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Grosdidier v. Chairman

United States Court of Appeals FOR THE DISTRICT OF COLUMBIA CIRCUIT


April 3, 2009

CAMILLE GROSDIDIER, PERSONALLY AND AS CLASS REPRESENTATIVE, ET AL., APPELLANTS
v.
CHAIRMAN, BROADCASTING BOARD OF GOVERNORS, APPELLEE

Appeal from the United States District Court for the District of Columbia (No. 1:07-cv-01551-ESH).

The opinion of the court was delivered by: Kavanaugh, Circuit Judge

Argued February 19, 2009

Before: SENTELLE, Chief Judge, and GINSBURG and KAVANAUGH, Circuit Judges.

When the Broadcasting Board of Governors denied promotions to three employees, they sued the Board under the Administrative Procedure Act. But except where Congress specifies otherwise, the Civil Service Reform Act is the proper statutory vehicle for covered federal employees to challenge personnel actions by their employers. The District Court therefore dismissed this case. We affirm.

I.

The Broadcasting Board of Governors is a federal agency responsible for the U.S. Government's international broadcasting. It manages a network of individual broadcasting services, including the Voice of America, which is known as the VOA. The VOA transmits news, educational, and cultural programming around the world in more than 40 different languages to an estimated global audience of more than 100 million people.

Plaintiffs Camille Grosdidier, Jorge Bustamante, and Carlos Martinez have worked for the VOA as international broadcasters. They are American citizens. In recent years, they have all applied for open positions within the VOA. In each case, however, the VOA instead chose to hire non-citizens for the posts. In doing so, the VOA relied upon 22 U.S.C. § 1474(1), which authorizes the Federal Government to "employ, without regard to the civil service and classification laws, aliens within the United States and abroad for service in the United States relating to the . . . preparation and production of foreign language programs when suitably qualified United States citizens are not available when job vacancies occur."*fn1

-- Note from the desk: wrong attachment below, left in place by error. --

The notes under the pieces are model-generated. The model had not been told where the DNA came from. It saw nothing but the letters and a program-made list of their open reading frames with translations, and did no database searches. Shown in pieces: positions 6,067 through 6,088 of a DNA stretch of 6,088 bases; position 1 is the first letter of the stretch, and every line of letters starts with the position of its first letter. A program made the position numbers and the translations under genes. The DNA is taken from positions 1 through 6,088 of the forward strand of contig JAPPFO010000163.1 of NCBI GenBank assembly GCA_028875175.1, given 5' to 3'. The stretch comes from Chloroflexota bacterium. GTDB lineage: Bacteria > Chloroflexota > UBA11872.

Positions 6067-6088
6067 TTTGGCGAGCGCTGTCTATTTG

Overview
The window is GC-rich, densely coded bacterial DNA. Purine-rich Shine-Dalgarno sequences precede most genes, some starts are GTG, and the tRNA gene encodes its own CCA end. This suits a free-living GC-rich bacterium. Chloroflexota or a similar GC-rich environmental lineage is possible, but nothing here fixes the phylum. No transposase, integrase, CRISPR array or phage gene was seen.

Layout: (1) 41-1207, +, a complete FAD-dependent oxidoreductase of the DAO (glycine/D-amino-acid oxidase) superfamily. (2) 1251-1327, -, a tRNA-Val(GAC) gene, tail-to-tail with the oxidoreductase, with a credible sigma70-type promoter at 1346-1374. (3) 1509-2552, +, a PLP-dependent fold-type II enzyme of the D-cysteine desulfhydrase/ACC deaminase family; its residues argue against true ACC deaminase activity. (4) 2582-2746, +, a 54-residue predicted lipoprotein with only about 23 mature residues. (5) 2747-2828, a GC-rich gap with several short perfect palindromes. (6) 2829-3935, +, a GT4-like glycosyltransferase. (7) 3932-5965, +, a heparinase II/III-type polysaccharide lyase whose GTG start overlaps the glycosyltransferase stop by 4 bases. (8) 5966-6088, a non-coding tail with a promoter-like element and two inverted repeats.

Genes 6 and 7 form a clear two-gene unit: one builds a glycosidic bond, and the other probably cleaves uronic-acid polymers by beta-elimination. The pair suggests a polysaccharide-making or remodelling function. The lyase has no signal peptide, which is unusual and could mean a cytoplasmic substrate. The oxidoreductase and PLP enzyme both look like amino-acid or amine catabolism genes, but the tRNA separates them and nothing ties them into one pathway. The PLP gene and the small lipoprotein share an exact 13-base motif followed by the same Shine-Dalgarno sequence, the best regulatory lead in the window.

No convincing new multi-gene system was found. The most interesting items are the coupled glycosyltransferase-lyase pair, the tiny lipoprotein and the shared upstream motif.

Plaintiffs sued the Board under the Administrative Procedure Act. They argued that they were "suitably qualified" under § 1474 and that the Board thus acted arbitrarily and capriciously in hiring non-citizens in their places. They brought their lawsuit on behalf of themselves and a purported class of similarly situated citizens who were passed over in favor of non-citizen applicants.

The District Court dismissed plaintiffs' case. It held that the Civil Service Reform Act of 1978, Pub. L. No. 95-454, 92 Stat. 1111 (codified as amended in scattered sections of 5 U.S.C.), not the APA, was the statute under which plaintiffs must challenge these personnel actions. On appeal, our review of this legal question is de novo.

II.

Plaintiffs argue that the Civil Service Reform Act is not the exclusive avenue for covered federal employees to bring suits challenging personnel actions and that they may pursue their claim under the Administrative Procedure Act. We disagree.

A.

In 1978, Congress passed and President Carter signed the CSRA. The Act brought about "the most systematic governmental review and revision of the federal civil service system since the enactment of the Pendleton Act in 1883." William V. Luneburg, The Federal Personnel Complaint, Appeal, and Grievance Systems: A Structural Overview and Proposed Revisions, 78 KY. L.J. 1, 4 (1989). The CSRA replaced "the haphazard arrangements for administrative and judicial review of personnel action." United States v. Fausto, 484 U.S. 439, 444 (1988). To reform the "outdated patchwork of statutes and rules built up over almost a century," Congress created "an integrated scheme of administrative and judicial review, designed to balance the legitimate interests of the various categories of federal employees with the needs of sound and efficient administration." Id. at 444, 445 (internal quotation marks omitted).